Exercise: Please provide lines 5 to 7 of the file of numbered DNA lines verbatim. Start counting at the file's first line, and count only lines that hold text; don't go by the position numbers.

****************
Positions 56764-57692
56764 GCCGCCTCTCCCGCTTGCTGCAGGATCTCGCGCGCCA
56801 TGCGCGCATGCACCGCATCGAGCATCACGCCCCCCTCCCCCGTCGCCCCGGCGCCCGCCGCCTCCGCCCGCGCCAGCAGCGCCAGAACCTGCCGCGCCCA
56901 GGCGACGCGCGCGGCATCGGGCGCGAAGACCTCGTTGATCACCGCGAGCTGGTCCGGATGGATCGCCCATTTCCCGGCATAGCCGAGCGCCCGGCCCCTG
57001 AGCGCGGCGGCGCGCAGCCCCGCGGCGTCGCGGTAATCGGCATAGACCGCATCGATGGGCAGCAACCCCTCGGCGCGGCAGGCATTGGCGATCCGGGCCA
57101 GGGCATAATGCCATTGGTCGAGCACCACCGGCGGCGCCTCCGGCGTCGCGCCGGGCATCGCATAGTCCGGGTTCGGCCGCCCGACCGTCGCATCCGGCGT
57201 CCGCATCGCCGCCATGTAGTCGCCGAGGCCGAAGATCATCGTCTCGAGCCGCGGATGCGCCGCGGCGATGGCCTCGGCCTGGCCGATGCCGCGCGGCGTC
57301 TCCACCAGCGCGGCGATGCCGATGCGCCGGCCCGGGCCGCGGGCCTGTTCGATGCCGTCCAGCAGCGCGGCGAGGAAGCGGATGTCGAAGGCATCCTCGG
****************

57001 AGCGCGGCGGCGCGCAGCCCCGCGGCGTCGCGGTAATCGGCATAGACCGCATCGATGGGCAGCAACCCCTCGGCGCGGCAGGCATTGGCGATCCGGGCCA
57101 GGGCATAATGCCATTGGTCGAGCACCACCGGCGGCGCCTCCGGCGTCGCGCCGGGCATCGCATAGTCCGGGTTCGGCCGCCCGACCGTCGCATCCGGCGT
57201 CCGCATCGCCGCCATGTAGTCGCCGAGGCCGAAGATCATCGTCTCGAGCCGCGGATGCGCCGCGGCGATGGCCTCGGCCTGGCCGATGCCGCGCGGCGTC